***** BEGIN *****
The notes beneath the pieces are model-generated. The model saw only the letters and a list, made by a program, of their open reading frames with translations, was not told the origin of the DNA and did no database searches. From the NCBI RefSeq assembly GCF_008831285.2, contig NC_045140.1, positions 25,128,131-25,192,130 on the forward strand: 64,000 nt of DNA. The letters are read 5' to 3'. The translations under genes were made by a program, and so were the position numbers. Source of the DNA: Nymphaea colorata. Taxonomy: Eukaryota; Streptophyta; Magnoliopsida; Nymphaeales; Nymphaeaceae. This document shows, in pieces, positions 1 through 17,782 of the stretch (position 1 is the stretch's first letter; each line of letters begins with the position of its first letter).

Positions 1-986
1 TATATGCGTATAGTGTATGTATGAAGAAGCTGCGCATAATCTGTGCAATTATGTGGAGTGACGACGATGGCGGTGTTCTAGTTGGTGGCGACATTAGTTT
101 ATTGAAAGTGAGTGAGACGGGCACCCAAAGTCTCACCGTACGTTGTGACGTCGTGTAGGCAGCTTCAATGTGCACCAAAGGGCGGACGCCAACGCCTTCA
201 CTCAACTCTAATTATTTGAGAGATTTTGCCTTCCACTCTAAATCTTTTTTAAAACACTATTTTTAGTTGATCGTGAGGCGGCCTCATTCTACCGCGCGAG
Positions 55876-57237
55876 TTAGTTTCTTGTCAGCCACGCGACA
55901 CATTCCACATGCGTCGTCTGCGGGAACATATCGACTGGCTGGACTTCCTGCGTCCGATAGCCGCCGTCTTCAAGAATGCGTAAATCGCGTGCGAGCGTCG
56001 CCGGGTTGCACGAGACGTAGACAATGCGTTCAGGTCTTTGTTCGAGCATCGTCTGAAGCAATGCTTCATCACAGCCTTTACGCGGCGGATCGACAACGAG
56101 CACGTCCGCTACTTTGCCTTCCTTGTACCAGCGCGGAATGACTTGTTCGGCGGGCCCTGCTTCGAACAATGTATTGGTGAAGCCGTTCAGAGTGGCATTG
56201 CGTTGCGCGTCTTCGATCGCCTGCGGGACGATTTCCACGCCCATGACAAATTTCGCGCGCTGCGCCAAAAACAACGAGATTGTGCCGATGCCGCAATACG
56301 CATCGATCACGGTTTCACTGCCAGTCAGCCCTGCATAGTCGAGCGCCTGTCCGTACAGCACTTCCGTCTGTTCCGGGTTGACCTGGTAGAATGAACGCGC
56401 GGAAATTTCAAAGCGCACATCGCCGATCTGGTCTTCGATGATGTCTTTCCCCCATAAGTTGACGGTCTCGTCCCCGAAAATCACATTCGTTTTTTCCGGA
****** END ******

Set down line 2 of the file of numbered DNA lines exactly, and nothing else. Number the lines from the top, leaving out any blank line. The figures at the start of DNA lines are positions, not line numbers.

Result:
Positions 1-986